Drone Pilot

Drones are set to take over the workforce and the demand for drones – and drone pilots – are predicted to become a growing industry. Drones can be used to inspect machines, deliver products and packages, and measure stocks on large farms. Flying a drone isn’t just about navigating the controls – a drone pilot has to understand flying regulations, operation procedures and safety protocols. 

Drone pilots will need a variety of skills, including the ability to communicate with a diverse group of people (clients, employees and managers) and work well under pressure. 

Maritime Virtual Security Officer

We already have driverless cars, so it makes sense that driverless boats are set to follow. But the introduction of remote controlled boats that are operated digitally means there is a risk that ships can be hacked. Virtual Security Officers will become integral to maintaining the safety of the boat and preventing cyber attacks.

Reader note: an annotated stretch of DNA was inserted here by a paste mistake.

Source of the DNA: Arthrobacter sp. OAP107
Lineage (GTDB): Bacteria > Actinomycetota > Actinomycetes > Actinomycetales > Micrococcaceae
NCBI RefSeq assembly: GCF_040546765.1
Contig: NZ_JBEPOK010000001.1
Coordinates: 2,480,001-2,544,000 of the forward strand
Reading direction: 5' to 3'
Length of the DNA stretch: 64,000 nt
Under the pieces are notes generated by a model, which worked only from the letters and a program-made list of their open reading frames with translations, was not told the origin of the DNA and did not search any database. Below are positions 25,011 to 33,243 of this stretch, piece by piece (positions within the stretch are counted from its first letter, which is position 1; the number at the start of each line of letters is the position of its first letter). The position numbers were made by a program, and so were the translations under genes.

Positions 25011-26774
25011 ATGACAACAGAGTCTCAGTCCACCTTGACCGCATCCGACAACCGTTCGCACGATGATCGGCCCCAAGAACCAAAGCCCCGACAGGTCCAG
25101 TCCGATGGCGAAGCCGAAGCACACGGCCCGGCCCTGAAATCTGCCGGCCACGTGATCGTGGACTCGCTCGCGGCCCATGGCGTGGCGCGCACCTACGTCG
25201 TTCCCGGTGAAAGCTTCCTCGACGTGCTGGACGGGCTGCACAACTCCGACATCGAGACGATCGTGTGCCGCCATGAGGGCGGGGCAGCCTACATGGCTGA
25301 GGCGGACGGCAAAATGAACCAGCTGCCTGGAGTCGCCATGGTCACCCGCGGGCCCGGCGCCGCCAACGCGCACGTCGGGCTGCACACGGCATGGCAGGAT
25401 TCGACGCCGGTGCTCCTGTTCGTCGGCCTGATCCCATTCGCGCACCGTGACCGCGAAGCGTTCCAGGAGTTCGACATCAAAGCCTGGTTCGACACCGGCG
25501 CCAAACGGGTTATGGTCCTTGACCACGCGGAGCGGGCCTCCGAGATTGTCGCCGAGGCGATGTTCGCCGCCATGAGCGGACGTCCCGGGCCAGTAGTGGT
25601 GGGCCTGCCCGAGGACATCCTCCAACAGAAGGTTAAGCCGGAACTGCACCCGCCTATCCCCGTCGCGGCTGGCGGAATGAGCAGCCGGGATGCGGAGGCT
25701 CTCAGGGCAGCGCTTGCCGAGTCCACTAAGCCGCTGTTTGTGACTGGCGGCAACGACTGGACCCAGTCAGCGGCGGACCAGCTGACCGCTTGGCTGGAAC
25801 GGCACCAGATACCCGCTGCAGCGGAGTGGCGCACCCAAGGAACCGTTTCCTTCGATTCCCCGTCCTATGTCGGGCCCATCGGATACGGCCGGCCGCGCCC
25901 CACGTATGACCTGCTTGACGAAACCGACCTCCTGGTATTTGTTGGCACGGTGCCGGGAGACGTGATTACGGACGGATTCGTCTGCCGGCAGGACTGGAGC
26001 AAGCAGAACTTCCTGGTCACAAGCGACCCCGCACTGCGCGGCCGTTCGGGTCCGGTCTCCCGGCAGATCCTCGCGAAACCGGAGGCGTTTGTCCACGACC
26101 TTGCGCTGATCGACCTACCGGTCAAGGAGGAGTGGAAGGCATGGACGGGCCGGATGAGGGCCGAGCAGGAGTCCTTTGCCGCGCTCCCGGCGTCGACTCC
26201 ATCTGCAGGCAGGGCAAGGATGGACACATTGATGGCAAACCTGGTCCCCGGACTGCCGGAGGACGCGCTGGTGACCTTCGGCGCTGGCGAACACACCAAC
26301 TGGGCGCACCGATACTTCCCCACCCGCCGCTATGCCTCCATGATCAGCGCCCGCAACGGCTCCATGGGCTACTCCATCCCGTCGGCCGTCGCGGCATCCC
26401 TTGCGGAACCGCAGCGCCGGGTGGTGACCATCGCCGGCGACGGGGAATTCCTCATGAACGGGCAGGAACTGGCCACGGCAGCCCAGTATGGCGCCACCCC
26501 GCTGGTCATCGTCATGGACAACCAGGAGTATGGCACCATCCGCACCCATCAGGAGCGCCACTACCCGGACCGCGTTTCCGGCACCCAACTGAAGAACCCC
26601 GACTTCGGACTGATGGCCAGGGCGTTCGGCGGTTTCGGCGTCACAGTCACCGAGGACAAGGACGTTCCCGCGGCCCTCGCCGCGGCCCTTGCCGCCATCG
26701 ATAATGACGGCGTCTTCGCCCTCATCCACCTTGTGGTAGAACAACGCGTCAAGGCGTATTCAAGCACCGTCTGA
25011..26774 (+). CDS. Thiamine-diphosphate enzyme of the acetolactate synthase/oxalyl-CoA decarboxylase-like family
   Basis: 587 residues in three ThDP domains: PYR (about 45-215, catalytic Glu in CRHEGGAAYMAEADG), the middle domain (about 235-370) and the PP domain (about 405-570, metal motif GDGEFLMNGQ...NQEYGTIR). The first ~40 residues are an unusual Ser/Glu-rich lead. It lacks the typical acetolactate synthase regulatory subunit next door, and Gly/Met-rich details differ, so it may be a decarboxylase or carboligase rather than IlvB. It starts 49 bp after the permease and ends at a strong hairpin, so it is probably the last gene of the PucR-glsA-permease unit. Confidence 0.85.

A background in cyber security and IT would be integral for the role, and skills around working fast under pressure and adapting to changing conditions will be highly regarded. 

Remote drone drivers and pilots

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Digital Removalist

The rise in social media means everything you do is there for the world to see –  sometimes not by choice, and sometimes because we don’t think about the consequences until it is up online. As the next generation begins to enter the workforce, a digital removalist will be in popular demand to remove online content- ora person’s ‘digital footprint’ – that could jeopardize someone’s career. 

A digital removalist is almost like an online detective – tacking down a person’s online presence and removing anything embarrassing, controversial or harmful for their image. 

A digital removalist will have to be IT savvy understand how to deal with their clients.